A revolution is taking place within the automotive industry. It began not in Detroit, Germany or Tokyo, but as with all revolutions, from the outside. In this case, Silicon Valley. The spread of computing, connectivity and the cloud has at last reached our cars. Driving — and automobiles — will never be the same.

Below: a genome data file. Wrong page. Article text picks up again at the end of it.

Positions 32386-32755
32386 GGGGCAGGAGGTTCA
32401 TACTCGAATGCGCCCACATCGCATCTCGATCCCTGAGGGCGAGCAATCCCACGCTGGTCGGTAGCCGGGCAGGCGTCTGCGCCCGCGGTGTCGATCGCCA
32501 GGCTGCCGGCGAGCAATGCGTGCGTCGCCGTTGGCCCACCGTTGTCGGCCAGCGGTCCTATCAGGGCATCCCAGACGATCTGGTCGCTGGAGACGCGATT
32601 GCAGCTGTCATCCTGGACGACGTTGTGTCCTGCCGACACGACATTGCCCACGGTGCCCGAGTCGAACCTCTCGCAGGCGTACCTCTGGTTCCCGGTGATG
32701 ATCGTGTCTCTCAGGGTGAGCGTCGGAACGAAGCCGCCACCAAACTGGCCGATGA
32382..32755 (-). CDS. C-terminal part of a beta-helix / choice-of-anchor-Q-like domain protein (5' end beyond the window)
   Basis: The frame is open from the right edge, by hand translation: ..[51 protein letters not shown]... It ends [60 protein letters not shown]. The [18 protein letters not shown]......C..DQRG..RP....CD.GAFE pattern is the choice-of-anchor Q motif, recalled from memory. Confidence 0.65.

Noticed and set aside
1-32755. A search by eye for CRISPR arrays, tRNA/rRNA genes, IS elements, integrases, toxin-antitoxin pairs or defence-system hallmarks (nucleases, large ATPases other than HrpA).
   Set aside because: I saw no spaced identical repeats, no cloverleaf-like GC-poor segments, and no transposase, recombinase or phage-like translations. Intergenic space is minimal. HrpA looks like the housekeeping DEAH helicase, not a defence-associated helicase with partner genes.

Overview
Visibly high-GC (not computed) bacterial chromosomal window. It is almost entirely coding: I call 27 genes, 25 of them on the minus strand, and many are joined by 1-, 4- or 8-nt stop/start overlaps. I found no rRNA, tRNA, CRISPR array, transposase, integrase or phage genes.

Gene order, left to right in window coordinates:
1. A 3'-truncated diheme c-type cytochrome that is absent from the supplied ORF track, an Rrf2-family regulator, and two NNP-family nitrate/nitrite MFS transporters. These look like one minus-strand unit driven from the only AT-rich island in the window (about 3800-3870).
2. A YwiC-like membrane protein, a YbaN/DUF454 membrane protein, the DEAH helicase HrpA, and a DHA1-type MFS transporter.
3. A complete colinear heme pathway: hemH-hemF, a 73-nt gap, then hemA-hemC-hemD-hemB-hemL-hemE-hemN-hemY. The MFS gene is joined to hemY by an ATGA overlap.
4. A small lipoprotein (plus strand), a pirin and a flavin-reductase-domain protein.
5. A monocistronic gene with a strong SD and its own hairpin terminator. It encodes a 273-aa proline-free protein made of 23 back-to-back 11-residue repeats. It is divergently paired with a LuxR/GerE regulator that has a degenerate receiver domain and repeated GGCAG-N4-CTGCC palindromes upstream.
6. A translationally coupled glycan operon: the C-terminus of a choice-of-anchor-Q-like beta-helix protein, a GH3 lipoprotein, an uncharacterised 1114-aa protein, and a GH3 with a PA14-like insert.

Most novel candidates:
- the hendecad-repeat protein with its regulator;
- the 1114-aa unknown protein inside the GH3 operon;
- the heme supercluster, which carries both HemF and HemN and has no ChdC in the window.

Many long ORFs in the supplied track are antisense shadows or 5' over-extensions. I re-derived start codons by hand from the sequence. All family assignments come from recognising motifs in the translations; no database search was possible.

Per the glorious visions of venture capitalists, the new market dreams of old world automakers and the ceaseless, prosaic functions of the Internet of Things, this is our car’s very-near future: Sensors under the hood, inside the dash, within the tires, sensors embedded in the roads and placed above traffic lights, all pumping out streams of data in real time, sent via telemetry to nearby vehicles, transmitted to the web for processing and analysis, shared with the crowd, then acted upon by the many computer chips within our own increasingly self-aware vehicle, all part of a highly monetizable big data ecosystem.